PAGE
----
Mini Long Haired Dachshunds have a significantly higher incidence of epilepsy then the other breeds and an online reporting registry was set up this year to gather information. Half the small number of cases reported on this so far involved Mini Longs. More information is, however, needed before any useful analysis can be carried out. The form to report a case can be found on the Dachshund Health UK website.


Informing Dachshund owners and the public about health and welfare is an important part of the Sub-committee’s work and the Breed Council Dachshund Health UK website and Facebook are becoming more and more important in providing this information. Our Pet Advisors monitor Dachshund issues on the internet – blogs, groups advertising etc. – and they provide advice and help where they can.

Genetic diversity

A case in 2016 highlighted the problem of getting the right balance between introducing genes from one Dachshund gene pool to others to increase their genetic diversity and the risk of transferring genetic disease into these breeds.  This concerned recessive coat genes and Dachshunds puppies changing from one coat type to another, but also the risk of transferring genetic diseases like Lafora into the other Dachshund breeds.

This is an ongoing story and the details, together with much else, will be found in this Health and Welfare Sub-committee Report, which I hope you will find interesting and helpful.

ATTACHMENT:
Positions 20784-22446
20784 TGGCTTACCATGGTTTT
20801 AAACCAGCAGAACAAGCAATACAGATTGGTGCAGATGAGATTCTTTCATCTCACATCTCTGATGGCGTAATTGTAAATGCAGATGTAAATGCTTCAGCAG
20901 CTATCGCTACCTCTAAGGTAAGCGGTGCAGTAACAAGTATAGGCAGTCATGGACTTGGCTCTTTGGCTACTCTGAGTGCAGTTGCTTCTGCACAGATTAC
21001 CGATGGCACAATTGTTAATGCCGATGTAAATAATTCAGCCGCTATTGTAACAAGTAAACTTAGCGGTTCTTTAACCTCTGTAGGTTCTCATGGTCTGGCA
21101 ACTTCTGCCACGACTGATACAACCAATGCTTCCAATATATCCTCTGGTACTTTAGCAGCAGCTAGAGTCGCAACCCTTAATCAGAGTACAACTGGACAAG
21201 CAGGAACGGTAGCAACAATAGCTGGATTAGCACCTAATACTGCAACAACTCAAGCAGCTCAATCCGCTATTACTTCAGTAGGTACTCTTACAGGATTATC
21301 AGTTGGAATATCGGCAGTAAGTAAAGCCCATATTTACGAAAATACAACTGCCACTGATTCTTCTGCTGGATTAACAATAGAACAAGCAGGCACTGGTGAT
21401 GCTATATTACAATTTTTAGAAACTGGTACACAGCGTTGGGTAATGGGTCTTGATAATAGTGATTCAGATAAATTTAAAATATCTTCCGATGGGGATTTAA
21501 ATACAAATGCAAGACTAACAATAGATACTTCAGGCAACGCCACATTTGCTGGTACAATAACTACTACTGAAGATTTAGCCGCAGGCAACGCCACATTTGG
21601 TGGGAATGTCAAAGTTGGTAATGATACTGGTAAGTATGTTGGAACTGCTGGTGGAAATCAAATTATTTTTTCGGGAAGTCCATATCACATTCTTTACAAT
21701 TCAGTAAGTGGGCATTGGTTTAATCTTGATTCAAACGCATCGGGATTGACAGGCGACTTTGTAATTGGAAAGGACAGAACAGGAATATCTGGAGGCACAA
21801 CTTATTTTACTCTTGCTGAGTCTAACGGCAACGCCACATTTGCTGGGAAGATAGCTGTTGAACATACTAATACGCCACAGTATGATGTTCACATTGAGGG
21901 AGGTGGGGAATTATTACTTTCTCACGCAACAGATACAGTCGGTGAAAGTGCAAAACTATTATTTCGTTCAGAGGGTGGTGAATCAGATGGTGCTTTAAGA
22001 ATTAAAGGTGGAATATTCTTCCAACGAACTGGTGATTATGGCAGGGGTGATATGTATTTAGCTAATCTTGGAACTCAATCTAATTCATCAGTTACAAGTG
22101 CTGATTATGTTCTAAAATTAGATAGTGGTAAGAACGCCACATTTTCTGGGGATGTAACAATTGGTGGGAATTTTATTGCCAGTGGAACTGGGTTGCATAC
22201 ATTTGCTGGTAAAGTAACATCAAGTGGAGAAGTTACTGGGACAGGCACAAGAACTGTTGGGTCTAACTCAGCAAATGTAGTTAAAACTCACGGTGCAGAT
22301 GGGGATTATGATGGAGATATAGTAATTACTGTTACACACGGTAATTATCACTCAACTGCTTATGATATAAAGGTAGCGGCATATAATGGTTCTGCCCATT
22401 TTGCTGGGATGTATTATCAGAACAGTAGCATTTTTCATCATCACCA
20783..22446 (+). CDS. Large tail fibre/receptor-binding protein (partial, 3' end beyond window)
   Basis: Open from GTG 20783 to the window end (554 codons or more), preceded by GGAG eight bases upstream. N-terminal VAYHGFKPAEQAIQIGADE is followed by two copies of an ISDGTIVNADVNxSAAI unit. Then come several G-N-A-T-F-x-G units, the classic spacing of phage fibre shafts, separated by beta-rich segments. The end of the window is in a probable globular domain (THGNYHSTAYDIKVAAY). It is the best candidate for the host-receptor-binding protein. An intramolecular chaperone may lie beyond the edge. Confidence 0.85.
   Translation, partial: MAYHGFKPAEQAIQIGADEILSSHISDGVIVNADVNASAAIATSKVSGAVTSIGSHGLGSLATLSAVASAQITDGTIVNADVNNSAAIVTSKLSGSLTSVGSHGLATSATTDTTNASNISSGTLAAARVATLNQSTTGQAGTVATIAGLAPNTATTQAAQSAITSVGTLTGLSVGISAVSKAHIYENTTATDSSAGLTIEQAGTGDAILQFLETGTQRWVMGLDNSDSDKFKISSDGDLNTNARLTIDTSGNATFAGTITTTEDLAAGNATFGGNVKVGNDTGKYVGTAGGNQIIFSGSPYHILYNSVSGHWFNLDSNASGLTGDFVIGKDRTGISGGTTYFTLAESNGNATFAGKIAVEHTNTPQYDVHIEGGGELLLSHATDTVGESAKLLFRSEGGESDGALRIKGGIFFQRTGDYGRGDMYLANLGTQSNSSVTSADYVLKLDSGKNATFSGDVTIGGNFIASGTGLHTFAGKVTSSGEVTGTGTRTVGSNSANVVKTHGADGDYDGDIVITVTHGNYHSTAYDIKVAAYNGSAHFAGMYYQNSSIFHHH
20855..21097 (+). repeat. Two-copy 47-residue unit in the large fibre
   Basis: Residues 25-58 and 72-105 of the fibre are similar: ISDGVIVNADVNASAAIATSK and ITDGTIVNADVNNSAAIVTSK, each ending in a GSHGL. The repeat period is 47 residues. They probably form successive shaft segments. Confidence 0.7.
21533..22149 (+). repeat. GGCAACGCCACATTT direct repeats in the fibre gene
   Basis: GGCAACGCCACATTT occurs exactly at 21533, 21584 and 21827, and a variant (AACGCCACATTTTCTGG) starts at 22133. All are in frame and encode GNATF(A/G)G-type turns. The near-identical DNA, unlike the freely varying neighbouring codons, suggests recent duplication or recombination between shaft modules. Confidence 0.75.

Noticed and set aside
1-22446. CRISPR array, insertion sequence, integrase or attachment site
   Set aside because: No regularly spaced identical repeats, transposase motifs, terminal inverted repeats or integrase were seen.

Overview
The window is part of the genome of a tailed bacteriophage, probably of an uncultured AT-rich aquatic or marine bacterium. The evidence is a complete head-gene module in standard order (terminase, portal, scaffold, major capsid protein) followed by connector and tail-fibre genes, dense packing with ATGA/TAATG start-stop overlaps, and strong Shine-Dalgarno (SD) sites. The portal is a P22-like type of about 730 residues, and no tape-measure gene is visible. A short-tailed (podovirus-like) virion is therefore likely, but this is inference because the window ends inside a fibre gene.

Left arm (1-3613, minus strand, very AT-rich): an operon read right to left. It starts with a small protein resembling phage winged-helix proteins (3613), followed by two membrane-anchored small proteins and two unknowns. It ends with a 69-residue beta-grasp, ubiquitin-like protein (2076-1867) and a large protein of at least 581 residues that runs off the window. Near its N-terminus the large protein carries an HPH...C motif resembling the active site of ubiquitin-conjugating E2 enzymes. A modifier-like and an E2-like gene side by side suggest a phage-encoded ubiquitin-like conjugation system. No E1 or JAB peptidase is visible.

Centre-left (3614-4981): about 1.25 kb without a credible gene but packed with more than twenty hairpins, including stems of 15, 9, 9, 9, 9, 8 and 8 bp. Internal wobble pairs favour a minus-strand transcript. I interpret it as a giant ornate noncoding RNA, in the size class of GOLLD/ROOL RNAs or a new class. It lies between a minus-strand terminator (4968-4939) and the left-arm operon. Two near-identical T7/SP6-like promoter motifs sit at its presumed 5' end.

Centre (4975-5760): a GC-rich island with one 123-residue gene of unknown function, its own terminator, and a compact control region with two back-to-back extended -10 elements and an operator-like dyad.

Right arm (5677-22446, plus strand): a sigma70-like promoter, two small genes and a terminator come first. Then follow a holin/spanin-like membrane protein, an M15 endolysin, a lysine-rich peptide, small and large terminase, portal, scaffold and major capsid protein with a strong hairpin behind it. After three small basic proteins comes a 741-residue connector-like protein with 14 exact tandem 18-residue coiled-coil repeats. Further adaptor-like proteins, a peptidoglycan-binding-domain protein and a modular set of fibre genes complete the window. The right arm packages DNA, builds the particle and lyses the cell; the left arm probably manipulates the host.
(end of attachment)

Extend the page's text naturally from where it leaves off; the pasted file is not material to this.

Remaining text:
Roger Sainsbury BVM&S, MRCVS


The 2017 #SausageArmy Calendar is now on sale – please help support our Health Fund

November 12, 2016

sausage_army_calendar-3The 2017 #SausageArmy Calendar has just gone on sale. Last year, 100 were sold and this year’s target is 180. All profits go to the Dachshund Breed Council Health Fund. Thanks, once again to Kate and Fonz who you can follow on Twitter @Fonz_

Order yours by sending payment via PayPal to

£10 UK, £15 Europe (GBP), $19.50 Rest of the World (USD)

Please select “Friends/Family” to ensure more funds go to the Health Fund and list the quantity required and your full postal address in the “Comments”.


New KC Breed Watch Guide – advice for Dachshund exhibitors and judges

November 10, 2016

The Kennel Club has published a fantastic new resource for judges and exhibitors to explain the requirements of Breed Watch.

The new guide is available to access from the KC website as a pdf, here.

Breed Watch offers opportunities for judges to develop their understanding and raises awareness of health and welfare, ensuring it remains a key priority when judging and exhibiting dogs at shows. The new resource features guidance for judges on individual breeds, the regulations that apply to judges when judging breeds within the Breed Watch categories and further information on how the Kennel Club uses information received from judges to work with breeds to make health and welfare improvements.

If you would like to request a hard copy of the booklet, click here.

For Dachshund exhibitors and judges, the three Miniature varieties are listed in Breed Watch Category 2 where the point of concern is body weight/condition. This relates, primarily, to dogs that may appear to be thin. The Breed Council’s guidance on Dachshund body weight and condition is here.